The lecture honors the legacy of Michael I. Rostovtzeff, a titan of Ancient History and one of the greats of twentieth-century historical scholarship. Rostovtzeff taught at Yale from 1925 until his retirement in 1944. He was a world authority on Hellenistic and Roman history and wrote widely on ancient history, particularly in the field of economic history. The annual lecture brings scholars to Yale who work in areas pioneered by Rostovtzeff, but whose field-changing research takes Ancient History in new directions.
Visit Rostovzeff page at the Yale Classics website

Archaia Study Tour

ARCHAIA Study-abroad tour to Greece and Turkey, spring 2023

(written by: Elizabeth Hane)

On April 29th, 2023, students in Buckingham Professor of New Testament Criticism and Interpretation Laura Nasrallah’s course “The Archaeology of the Roman Empire for the Study of the New Testament and Early Christianity” flew to Izmir for their more than two-week adventure across Greece and Turkey. Joined by now-Vassar Assistant Professor of Greek and Roman Studies CJ Rice, Yale Religious Studies Ph.D. candidates Julia Nations-Quiroz and CJ Rice (now assistant professor of Greek and Roman studies at Vassar College), Stanford Teresa Hihn Moore Professor of Religious Studies Michael Penn, and (in Turkey) their fearless tour guide and local expert Gülin Pazaroglu, ten students trekked across urban cityscapes, hiked rocky hills to sacred spaces, and sketched objects in over fourteen different museums.

Beginning with Sardis, students learned about the synagogue and its complex presence in the Roman city. Students then learned about amuletic inscriptions in Miletos, walked amidst the towering columns of Didyma and its daemonic inscriptions, and discussed graffiti and economics with archaeologists at elite domestic structures in Ephesos. On the road to Pamukkale, students stopped at Aphrodisias, where they sat amidst the theatre and reflected on the competition between the Blue and the Green factions during the late antique period. Near Pamukkale’s thermal springs, students debated the economic competition between nearby cities of Laodikeia and Hieropolis in ancient literary sources. Thinking through the impacts of such a geographically active area, students utilized New Materialist thinking to consider nature and matter alongside infrastructure, ritual, and everyday life. Finally, in Istanbul, students were joined by former Archaia postdoc and now Bard Assistant Professor of Art History Anne Chen to learn from her expertise in imperial architecture, building use and reuse, and the challenges of excavation in a continually-inhabited city.

This academic pilgrimage concluded in Greece, where students stayed at Kavala, Thessaloniki, and Athens. Students learned about public latrines and ancient Christian architecture in Philippi. Before departing from the group, Professor Chen gave a final lecture on the imperial palaces of Thessalonikē and the Tetrarchs’ heated competition and collaboration with each other, as represented in the so-called Arch of Galerius. Once in Athens, students took day trips around the city and to nearby Corinth to learn about ancient burial practices and archaeological methods for excavating graves, considered the influence of Neoplatonic theurgy on early Christian ritual, and looked out from the top of the Acropolis on the bustling heart of Greece. After seventeen days abroad, and with newfound knowledge on the city layouts, structures, and landscapes of people in the ancient Eastern Mediterranean, students parted ways—some towards further archaeological research, others to well-deserved rest back home.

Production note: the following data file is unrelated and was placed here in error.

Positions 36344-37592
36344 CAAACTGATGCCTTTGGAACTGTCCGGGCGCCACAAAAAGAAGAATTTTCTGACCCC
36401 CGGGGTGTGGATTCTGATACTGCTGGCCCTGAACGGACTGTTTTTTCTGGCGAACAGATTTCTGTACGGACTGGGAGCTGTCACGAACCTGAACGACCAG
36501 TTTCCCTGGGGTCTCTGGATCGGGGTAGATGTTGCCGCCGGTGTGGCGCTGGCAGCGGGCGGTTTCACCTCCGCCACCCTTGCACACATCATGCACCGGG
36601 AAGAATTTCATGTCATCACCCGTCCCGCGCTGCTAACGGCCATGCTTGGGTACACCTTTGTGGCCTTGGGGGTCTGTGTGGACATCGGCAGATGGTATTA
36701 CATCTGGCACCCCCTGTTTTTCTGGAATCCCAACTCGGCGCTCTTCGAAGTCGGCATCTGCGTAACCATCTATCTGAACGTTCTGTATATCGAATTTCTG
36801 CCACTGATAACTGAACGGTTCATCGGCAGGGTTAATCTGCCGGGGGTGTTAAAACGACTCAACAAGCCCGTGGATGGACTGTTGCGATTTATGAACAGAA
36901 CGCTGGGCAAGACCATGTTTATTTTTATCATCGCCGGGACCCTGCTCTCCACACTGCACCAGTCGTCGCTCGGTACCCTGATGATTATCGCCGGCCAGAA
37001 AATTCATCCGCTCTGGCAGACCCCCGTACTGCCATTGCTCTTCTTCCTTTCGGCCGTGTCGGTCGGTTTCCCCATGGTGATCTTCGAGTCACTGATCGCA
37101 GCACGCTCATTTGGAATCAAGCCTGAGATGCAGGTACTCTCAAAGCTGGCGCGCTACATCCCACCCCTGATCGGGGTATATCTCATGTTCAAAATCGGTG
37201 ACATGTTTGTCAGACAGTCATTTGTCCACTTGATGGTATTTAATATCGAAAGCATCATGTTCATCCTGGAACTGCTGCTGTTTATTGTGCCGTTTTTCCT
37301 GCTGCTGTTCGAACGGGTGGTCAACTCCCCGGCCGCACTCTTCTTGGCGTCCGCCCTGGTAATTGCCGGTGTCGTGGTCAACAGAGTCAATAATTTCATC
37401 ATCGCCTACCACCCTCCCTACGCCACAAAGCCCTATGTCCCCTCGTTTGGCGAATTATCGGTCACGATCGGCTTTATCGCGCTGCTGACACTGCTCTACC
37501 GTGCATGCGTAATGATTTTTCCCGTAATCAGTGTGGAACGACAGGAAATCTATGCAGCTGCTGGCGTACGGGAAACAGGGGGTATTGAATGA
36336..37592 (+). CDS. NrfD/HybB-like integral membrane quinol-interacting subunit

Just behind the theatre at Miletos, Laura Nasrallah, right, discusses the amuletic inscription with her students. These amuletic inscriptions feature heavily in her forthcoming book, Ancient Christians and the Power of Curses. Image courtesy of CJ Rice.

Claire Campbell (YDS MAR ‘24) and Alana Zimath (YDS MAR ‘24), departing from the theatre complex, cheerfully walk through the remains of Miletos,. Image courtesy of Lizzy Hane.

Over rock and under tree, students march through a fig grove towards the Grotto of Paul and Thecla at Ephesos. Image courtesy of CJ Rice.

Outside the Grotto of St. Paul and Thecla, students ready themselves to enter the tight space of the cave. Image courtesy of CJ Rice.

Alyssa Zimmer (YDS MAR ‘24) gazes upon the painting of Thecla’s mother and Paul in the Grotto of St. Paul and Thecla at Ephesos. Image courtesy of CJ Rice.

Bark-iologists at Ephesos, hard at work looking for inscriptions. Image courtesy of Lizzy Hane.

Lizzy Hane (MAR ‘24) looks upon an inscription of a Latin letter sent by emperors Valentian, Valens, and Gratianus to Festus, Governor of Ephesos. Image courtesy of Michelle Keefe.

Students gather around hot coals to warm themselves after getting caught in the rain at Aphrodisias. Front: Rachel Park (MAR ‘24) and Rachel Beaver (MAR ‘24). Back: Mikayla Bezzant (MAR ‘23). Claire Campbell (MAR ‘24), Alyssa Zimmer (MAR ‘24), CJ Rice, and Maria Chen (MAR ‘24). Image courtesy of Gülin Pazaroglu.

Excitement and anxiety brew as Alana Zimath (MAR ‘24) reads aloud prophecies for each student at Hierapolis, based upon divinatory inscriptions found on the site. While Prof. Michael Penn, left, and Gülin Pazaroglu, center, appear pleased with their results, Claire Campbell (MAR ‘24), right, awaits in curiosity. Image courtesy of Lizzy Hane.

Mikayla Bezzant (MAR ‘23) points out the architectural features of the latrines at Hierapolis to onlooking students Claire Campbell (MAR ‘24), seen above Mikayla, and Alana Zimath (MAR ‘24), who is behind Mikayla. Image courtesy of Lizzy Hane.

Mikayla Bezzant (MAR ‘23) and Lizzy Hane (MAR ‘24) take a selfie in Hagia Sophia in Istanbul! Though the company arrived early in the morning, the sacred site was nevertheless packed. Photo courtesy of Mikayla Bezzant.

Cat, seated upon a Theodosian capital, engages in paws-on archaeology. She attempts to discern the material’s warmth in front of the Archaeological Museum in Istanbul. Image courtesy of Lizzy Hane. 

After a six-hour bus ride from Istanbul, CJ Rice, Julia Nations-Quiroz, Michelle Keefe, and Prof. Anne Chen braved the steps up towards the Acropolis at Kavala. Here they can be seen smiling after a successful hike at the end of a long day. Image courtesy of Rice.

All smiles and joy atop the Areopagus in Athens! From left to right: Prof. Laura Nasrallah, CJ Rice, Michelle Keefe (MAR ’23, now Ph.D. Medieval Studies, Yale University), Julia Nations-Quiroz, and Rachel Park (MAR ‘24). Image courtesy of Rachel Park.

Excited at the Acropolis Museum in Athens! Julia Nations-Quiroz and Michelle Keefe come face to face with the original caryatids. Image courtesy of Nations-Quiroz.

Archaia is grateful to the MacMillan Center for making this study tour possible.

Click here for past tours


Please email us your suggestions or let us know what we have missed.